National News

Pope Preaches Extending A Helping Hand to All

By Dennis Sadowski

Pope Francis delivers an address from Independence Hall in Philadelphia Sept. 26.
Pope Francis delivers an address from Independence Hall in Philadelphia Sept. 26.

PHILADELPHIA (CNS) – San Antonio Archbishop Gustavo Garcia-Siller believes Pope Francis’ call for the church to serve immigrants and people on the move around the world will inspire the church to respond with love and care for people seeking a new home.

Waiting for the pope to arrive at Independence Mall for an afternoon address on immigration Sept. 26, Archbishop Garcia-Siller said it will take people working one-on-one with immigrants to help meet the needs of newcomers.

“He is all about going to the peripheries, helping people to mobilize so they can experience what everyone has experienced: happiness, peace and having their needs met,” said Archbishop Garcia-Siller.

“The immigrants, yes, want papers, but above all they want to know that somebody cares for them,” he said. “He is showing us we can love more and love better.”

People throughout the audience on the grassy area in front of Independence Hall expressed hope that the pope will inspire more people, especially policymakers, to react with compassion to the needs of immigrants.

They also said they have been inspired by Pope Francis’ concern for immigrants and that his emphasis on mercy and forgiveness has brought people back to the Catholic Church.

Thomasina Kweku-Kennedy, a member of St. Ignatius Church in Philadelphia, who is involved in archdiocese’s Pastoral Care for Migrants and Refugees program, said those who have returned to her parish in particular often say they have been moved by the pope’s compassion.

“He shares the love that we don’t always experience,” she said.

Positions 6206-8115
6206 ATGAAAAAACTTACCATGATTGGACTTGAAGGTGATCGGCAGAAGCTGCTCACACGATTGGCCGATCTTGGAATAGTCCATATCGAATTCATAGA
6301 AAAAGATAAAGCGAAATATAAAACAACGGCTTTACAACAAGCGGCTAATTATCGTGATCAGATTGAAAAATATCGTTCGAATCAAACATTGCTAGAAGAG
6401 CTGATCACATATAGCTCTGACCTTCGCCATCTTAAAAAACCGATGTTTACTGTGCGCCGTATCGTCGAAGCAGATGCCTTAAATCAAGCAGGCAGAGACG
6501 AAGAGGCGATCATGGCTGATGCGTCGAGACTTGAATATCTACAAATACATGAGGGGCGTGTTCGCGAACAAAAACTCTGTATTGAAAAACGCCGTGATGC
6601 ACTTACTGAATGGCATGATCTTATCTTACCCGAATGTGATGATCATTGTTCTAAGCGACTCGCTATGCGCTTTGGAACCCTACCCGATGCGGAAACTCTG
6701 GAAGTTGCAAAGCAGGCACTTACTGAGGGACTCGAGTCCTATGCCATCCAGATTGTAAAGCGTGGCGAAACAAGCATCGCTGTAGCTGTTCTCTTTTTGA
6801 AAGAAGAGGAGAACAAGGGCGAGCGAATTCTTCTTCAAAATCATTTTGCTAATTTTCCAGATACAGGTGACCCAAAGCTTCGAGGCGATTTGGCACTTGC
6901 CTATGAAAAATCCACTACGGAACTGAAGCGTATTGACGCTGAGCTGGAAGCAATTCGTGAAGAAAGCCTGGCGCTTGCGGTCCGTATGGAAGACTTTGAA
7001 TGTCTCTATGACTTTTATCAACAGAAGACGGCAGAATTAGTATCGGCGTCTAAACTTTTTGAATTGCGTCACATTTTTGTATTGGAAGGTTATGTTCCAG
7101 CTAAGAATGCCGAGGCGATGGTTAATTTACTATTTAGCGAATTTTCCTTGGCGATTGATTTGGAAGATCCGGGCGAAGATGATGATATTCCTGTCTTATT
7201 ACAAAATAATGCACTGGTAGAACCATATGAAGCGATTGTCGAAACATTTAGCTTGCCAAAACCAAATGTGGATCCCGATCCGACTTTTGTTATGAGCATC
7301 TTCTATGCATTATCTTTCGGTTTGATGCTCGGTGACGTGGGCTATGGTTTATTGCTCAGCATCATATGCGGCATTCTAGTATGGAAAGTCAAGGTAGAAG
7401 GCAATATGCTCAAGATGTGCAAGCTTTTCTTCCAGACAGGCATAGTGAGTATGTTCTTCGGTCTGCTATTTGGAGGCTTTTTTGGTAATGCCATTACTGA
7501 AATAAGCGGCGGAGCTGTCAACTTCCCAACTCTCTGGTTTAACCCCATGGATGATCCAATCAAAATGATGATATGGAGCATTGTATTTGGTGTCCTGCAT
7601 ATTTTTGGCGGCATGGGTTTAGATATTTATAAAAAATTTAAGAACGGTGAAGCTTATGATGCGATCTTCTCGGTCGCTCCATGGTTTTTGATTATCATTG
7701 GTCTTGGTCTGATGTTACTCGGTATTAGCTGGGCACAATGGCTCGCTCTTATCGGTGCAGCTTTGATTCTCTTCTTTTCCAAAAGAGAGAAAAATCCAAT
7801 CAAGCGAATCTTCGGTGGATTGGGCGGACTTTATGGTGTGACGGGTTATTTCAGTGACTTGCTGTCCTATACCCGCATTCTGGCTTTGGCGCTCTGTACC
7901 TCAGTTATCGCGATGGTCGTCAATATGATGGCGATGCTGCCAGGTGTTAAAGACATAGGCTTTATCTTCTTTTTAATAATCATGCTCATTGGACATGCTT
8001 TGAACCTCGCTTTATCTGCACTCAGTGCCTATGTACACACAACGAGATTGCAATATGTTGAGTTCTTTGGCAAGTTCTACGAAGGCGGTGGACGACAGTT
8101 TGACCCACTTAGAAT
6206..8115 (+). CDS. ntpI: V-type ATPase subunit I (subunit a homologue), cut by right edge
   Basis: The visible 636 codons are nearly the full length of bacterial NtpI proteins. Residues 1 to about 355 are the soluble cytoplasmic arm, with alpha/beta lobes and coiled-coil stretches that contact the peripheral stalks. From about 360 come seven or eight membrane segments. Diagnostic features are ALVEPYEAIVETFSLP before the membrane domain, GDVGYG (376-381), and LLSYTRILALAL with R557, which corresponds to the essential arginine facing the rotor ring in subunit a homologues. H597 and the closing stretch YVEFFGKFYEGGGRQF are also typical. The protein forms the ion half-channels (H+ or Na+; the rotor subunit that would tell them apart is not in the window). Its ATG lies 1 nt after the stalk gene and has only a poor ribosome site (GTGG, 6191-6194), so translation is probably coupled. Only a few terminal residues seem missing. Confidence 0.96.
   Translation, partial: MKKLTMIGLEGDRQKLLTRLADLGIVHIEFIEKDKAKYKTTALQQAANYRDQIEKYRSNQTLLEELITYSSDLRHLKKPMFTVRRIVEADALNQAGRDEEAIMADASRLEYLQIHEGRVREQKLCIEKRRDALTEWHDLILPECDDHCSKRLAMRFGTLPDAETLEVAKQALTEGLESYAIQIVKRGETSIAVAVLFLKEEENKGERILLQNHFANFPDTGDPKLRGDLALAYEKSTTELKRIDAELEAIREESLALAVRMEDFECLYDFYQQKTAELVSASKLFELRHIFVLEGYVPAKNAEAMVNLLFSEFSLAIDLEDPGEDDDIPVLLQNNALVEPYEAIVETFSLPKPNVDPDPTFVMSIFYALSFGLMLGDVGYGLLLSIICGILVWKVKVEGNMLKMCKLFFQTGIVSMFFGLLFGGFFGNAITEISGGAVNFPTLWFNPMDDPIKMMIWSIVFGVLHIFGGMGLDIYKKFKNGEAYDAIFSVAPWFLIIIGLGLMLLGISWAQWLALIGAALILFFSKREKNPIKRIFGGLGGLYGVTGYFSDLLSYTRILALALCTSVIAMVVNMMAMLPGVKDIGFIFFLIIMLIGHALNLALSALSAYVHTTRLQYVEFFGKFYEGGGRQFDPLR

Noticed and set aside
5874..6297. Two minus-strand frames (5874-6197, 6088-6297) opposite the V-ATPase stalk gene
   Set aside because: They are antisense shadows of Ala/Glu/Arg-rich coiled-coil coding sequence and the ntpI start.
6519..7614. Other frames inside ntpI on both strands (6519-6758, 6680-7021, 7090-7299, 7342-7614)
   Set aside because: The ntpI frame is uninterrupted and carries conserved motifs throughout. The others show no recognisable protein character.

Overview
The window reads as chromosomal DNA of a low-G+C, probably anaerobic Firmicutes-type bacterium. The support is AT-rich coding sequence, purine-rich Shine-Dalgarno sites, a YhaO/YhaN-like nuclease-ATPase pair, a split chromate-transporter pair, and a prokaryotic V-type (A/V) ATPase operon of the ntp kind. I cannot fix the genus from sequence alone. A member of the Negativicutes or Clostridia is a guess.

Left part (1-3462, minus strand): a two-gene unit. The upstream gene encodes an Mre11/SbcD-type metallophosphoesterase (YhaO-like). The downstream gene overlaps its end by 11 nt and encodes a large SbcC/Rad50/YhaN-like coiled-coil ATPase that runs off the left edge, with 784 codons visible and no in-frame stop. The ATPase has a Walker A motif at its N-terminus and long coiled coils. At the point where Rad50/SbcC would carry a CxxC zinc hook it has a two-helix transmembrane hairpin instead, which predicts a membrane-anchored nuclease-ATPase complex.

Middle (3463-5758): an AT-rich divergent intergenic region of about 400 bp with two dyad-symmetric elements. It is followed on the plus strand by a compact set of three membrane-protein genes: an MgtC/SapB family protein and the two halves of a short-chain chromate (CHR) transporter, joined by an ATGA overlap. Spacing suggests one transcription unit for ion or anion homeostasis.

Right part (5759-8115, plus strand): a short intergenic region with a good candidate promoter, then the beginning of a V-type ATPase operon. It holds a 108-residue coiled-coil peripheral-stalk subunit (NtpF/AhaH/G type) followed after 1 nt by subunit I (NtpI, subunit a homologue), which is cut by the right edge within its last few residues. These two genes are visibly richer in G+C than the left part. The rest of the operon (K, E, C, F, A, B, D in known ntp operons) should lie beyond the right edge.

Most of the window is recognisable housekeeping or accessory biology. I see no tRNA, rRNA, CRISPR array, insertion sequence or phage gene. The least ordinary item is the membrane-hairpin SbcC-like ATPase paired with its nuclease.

At the back of ticket seating area, Thomas Sankarathil, a member of St. Jude Syro-Malankara Catholic Church, Philadelphia, and general secretary of the Ecumenical Fellowship of Indian Churches in Philadelphia told CNS that his parish also has seen people returning to the church because of Pope Francis’ outreach to forgotten people.

The pope is “the universal face of the church,” he said.

“This is an opportunity to be sure that family is the fundamental foundation of the living church for the betterment of humanity,” he told CNS. “This is a time the Christian community all over the world is suffering persecution. He is giving us the confidence to be faithful for the benefit of the church.”

Pope Francis delivers an address from Independence Hall in Philadelphia Sept. 26.
Pope Francis delivers an address from Independence Hall in Philadelphia Sept. 26.

As he waited for the pope, Archbishop Alexander K. Sample of Portland, Oregon, was updating his followers on Facebook and Twitter.

“I hope to take back the joy and the enthusiasm the Holy Father has brought to the church here in the United States,” he said. “It’s no secret that western Oregon and the Northwest in general is considered one of the unchurched areas of the United States, and yet in such a secular culture so many people you meet on the street who may have no religious background are just very taken with this pope.

“I think he has opened hearts and I think he has opened minds to the Gospel message and I hope to capitalize on that,” he added.

Theresa Romanowski, a member of St. Adalbert Parish, in the Port Richmond area of Philadelphia, said: “He is a pope of hope. He feels everyone should be loved and treat equally.”

Pope Francis’ speeches at the United Nations and Congress showed his concern for the people of the world who are being persecuted and those who are leaving their homelands to seek security elsewhere. “He’s getting people to do something positive about it,” she added.

Jerkin Lebron said the pope brings hope to all but especially to the unit that needs it most: the family. “He is an especially great hope for Catholic Hispanics,” she said, because he understands especially how immigration affects them.

“We have a challenge in immigration,” she said because it means separation of family members including parents and their children. Her brother, for example, has a son he hasn’t seen in 10 years. “The only contact they have is by phone,” she said, because he is not able to come into the country.

Sometimes people migrate “seeking a better life but that means separation,” said Maria Rodriguez, who was in line waiting to get a glimpse of the pope near Independence Hall. The separation means disintegration of this important unit in society, she said.

When the family is not together, there is no one to guide children or pass down important values, added Rafael Abreu, who said the most basic challenge for a family these days is to accept Christ in an increasingly secular society.